ATLANTIC CITY — Beverly Minchillo sat down at a $5 slot machine at Bally’s Atlantic City and touched a video display screen that said “beverages.” A few minutes later, cocktail server Bella Edwards showed up holding a drink tray and pleasantly said to Minchillo, “Hi, sweetheart. How are you? Here’s your brandy Alexander.”
In this pamper-the-customer world of casino gambling, it is now the slot machines at Bally’s that order the drinks. This saves gamblers from the trouble of flagging down a waitress to get their favorite cocktail, beer, glass of wine, soda or cup of coffee.
Bally’s introduced the automated “beverage on demand” system last summer. Sister property Harrah’s Resort will get the same technology for its slot machines this month, parent company Caesars Entertainment Corp. said.
Don Marrandino, president of the Eastern Division of Caesars Entertainment, said the company will likely introduce the beverage system later at its two other Atlantic City casinos, Caesars and Showboat. At this point, Bally’s is the only one of the 11 Atlantic City casinos to have the specially equipped slot machines, giving it an edge on its competitors, Marrandino added.
“In our business, building a relationship with the customer is a huge part of what we do, especially with all of the competition,” he said.
Marrandino explained that the technology significantly cuts down on the amount of time it takes to order the drinks and have them delivered, giving the cocktail servers a better chance to get to know the customers. Edwards, a 21-year cocktail server at Bally’s, agreed. She also said there is an added benefit for the cocktail servers — higher tips.
“Since we know our customers better, they tip us better,” said Edwards, of Galloway Township.
An interactive touch screen on the bottom left corner of the slot machines invites customers to order whatever drink they desire. Simply push a box that says “beverages” and then another one with the words “requesting menu” and you’re in business. What follows is an entire selection of beverages, including beer and wine, nonalcoholic drinks and liquor. There’s even a category that says “cocktails A-Z.”
Just hit the “call server” button after you’ve selected your drink and — Presto! — a cocktail server materializes a few minutes later with your order.
“It’s great. I really like it. I don’t have to wait for a waitress to walk by now. I push a button, order my drink and wait for it to be delivered,” said Minchillo, a slots player from Cumberland, R.I., who comes to Atlantic City with her husband, Vincent cq, three or four times a year.
Although any slots player can use the drinks system, it is even better for gamblers who have the Total Rewards loyalty cards offered by Caesars Entertainment. They can customize their orders through a “my drinks” display that keeps a record of their favorite beverages.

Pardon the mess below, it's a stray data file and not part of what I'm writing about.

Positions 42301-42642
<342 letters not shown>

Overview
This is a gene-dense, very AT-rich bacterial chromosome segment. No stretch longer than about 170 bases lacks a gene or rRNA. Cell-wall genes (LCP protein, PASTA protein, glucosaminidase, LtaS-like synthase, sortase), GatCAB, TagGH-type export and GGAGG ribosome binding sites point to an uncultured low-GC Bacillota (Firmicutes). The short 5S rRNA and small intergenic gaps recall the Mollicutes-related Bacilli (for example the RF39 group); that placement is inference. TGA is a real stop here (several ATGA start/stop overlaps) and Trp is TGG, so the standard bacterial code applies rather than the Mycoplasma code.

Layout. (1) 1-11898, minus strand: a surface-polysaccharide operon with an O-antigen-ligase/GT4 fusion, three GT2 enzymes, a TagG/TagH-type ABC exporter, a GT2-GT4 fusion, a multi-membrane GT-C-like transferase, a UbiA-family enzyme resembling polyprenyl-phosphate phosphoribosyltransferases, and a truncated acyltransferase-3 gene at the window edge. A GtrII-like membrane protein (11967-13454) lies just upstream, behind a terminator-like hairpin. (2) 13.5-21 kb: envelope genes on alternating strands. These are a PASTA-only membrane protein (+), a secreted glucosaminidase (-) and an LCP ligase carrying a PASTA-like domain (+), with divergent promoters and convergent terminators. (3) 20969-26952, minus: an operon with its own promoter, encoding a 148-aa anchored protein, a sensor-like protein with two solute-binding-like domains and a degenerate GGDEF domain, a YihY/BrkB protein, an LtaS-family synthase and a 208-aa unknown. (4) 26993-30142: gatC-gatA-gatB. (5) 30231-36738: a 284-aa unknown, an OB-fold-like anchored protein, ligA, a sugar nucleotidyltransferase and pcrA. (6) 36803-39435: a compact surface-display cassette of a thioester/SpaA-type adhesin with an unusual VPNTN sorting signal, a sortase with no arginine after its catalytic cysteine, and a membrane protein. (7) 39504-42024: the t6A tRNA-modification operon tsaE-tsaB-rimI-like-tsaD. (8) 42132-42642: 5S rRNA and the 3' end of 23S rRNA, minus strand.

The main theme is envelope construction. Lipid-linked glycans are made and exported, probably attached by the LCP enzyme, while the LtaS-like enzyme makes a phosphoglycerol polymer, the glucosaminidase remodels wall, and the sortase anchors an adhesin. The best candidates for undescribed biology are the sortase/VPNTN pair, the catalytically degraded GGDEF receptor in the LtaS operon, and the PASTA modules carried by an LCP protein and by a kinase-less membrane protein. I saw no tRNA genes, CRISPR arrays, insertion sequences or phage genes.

All of the drinks ordered by slots players who have the Diamond Club or Seven Stars cards in the Total Rewards program are free, even premium alcohol such as Grey Goose and Absolut vodka. Noncardholders who play the slots get most of their drinks for free, but have to pay $1 or $2 for premium liquor, depending on the brand. Marrandino said even that price is minimal for high-end liquor.
The perks continue for cardholders. Marrandino noted that customers holding high-tier loyalty cards are put at the top of the queue when the drinks are electronically ordered from the slot machines to the bar areas. Drinks are rushed to them even faster than to noncardholders.
“Our better players get better service,” Marrandino said. “Our philosophy is, the higher the tier you have, the better we’re going to take care of you.”
Marrandino said the average response time for delivering drinks is less than seven minutes. He credited the drink-ordering system for helping to boost Bally’s customer-service levels to record highs.
“We analyze our service in each department. We’re having all-time records here and we attribute that to better technology and better person-to-person opportunities,” Marrandino said.
The cost of the beverage system has not been disclosed by Bally’s, but it appears to be paying dividends. Bally’s officials said about 30,000 drinks per week are ordered from the slot machines. Bally’s touts the system as a way for customers to seamlessly request a drink without interrupting their gambling.
A large banner next to the casino floor advertises the technology. “Thirsty?” it says. “Our slot machines will take your order.”
After some early growing pains, the drink-ordering system is nearing perfection, now about 90 percent accurate and “getting better every day,” Marrandino said.
Edwards noted that cocktail servers have adjusted and now enthusiastically embrace the new way for delivering drinks.
“We had all been doing it one way for 30 years. It was like re-learning the whole 12-year program of school,” she said of the transition period. “It was scary. But we’re making it work. We’re getting the hang of it. And the customers like it.”
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